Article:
Say you’ve inherited the job of operating your grandfather’s professional sports franchise. It’s losing more than winning so you need a new blueprint for success. There a healthy sized stack of plans from which to choose and they vary quite a bit. The challenge is deciding which one to implement.
You’re relatively new at this so you seek out advice from the people on your staff. But like you, they haven’t worked for a pro sports organization other than your grandfather’s. That’s a big limitation. You could ask the old guy who’s leaving for advice, but you want to be different from him for a variety of good reasons.
Out of all the possible templates to consider for your team, one in particular was visible right in front of you. As you’ve been groomed the past two seasons for new responsibilities, you watched it succeed on the biggest stage.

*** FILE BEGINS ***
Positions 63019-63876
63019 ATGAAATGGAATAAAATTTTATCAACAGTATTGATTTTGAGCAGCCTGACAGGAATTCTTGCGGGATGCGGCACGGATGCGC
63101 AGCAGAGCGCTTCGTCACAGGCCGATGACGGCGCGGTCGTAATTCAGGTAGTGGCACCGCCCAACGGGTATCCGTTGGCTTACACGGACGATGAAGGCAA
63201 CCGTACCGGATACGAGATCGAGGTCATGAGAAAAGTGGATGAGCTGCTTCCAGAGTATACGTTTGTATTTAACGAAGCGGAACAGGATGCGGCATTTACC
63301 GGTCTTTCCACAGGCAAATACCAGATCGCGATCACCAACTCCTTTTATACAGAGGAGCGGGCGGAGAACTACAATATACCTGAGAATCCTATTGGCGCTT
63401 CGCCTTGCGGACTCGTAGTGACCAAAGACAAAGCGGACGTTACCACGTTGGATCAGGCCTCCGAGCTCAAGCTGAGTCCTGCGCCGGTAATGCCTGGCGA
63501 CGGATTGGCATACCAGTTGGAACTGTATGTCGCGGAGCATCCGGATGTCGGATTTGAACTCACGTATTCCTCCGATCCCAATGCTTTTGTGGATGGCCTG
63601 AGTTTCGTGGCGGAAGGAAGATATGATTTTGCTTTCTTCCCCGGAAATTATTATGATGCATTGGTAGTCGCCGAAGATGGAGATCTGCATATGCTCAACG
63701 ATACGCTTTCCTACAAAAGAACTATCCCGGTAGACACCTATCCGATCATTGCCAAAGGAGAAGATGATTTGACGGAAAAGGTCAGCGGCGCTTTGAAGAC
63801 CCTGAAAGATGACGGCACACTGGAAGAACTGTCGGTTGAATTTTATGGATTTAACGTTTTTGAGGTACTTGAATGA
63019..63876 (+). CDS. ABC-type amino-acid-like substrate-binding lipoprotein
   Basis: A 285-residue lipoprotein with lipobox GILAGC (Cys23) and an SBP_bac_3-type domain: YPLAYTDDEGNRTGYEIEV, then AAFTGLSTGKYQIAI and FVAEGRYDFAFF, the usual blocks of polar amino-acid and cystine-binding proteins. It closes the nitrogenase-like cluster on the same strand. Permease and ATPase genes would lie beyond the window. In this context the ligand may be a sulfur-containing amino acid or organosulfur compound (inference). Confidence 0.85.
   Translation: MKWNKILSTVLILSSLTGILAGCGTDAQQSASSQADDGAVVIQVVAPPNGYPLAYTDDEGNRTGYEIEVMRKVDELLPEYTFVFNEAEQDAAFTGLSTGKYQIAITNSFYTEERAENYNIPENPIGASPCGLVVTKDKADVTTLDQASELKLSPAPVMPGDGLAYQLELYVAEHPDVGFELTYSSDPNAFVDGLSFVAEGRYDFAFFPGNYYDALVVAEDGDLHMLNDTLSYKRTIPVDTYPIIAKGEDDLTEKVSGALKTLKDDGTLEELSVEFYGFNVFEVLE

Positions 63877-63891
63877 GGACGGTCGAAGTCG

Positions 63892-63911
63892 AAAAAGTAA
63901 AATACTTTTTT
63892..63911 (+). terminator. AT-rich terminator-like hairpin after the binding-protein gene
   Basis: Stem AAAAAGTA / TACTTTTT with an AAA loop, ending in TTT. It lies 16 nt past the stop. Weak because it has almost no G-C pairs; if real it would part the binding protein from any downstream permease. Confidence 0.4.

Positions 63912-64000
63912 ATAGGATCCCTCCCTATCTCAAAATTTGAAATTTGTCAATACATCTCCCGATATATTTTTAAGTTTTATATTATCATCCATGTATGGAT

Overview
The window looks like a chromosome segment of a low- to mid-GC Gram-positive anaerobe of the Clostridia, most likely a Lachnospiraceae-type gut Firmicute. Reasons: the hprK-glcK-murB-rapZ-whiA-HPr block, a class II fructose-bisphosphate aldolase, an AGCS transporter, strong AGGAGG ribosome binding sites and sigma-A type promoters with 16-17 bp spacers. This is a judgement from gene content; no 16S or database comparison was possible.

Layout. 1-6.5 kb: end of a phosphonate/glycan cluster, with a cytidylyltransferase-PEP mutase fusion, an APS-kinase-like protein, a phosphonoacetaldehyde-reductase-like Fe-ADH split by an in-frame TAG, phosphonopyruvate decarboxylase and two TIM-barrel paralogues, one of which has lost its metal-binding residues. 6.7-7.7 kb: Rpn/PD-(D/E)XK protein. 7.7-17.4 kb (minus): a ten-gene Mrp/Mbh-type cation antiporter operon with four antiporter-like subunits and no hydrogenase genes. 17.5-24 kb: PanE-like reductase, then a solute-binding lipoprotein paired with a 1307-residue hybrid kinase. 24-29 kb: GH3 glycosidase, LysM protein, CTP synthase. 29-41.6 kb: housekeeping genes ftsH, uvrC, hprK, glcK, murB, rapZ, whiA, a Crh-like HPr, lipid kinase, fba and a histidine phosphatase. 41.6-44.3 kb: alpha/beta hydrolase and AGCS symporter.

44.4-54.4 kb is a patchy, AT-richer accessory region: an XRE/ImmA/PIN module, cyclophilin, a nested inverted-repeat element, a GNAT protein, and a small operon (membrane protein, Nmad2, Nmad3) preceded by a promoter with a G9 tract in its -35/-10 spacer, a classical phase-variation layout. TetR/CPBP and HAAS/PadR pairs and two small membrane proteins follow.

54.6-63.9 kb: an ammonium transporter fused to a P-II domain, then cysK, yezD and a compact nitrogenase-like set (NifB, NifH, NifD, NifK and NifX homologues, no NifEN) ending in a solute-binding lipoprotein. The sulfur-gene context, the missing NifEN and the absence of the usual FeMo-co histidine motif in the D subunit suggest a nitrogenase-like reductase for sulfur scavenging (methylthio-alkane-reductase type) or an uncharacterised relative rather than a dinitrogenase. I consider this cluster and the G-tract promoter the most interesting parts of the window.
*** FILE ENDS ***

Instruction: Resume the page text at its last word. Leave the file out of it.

And that model was affordable, shiny and new.
The Kansas City Royals are defending World Series champions and were one game – one run – away from being back-to-back winners.
According to a certain conventional wisdom the Royals ran their way to victory.
They led baseball in stolen bases in 2014 and were fifth in 2015. They also had the top contact rate in 2015, swinging early and often. According to this narrative, the Royals tossed aside the lessons of Moneyball and won with a club based on speed and slap hitters. They ran before they walked, shunning power and plate discipline. The Kansas City Royals used a new blueprint for winning professional baseball games.
And they did it just as the Reds new front office was paying attention.
In one sense, the Royals are an odd organization to copy. They had losing seasons from 1995-2012. During that stretch, they didn’t finish as high as second in their division. In 2014, they won 89 games; but only once, in 2015, have they won their division. This year, the Royals are three games below .500, 11 out of first place. The currency of successful baseball organizations is regular season championships. The postseason is a well littered crapshoot.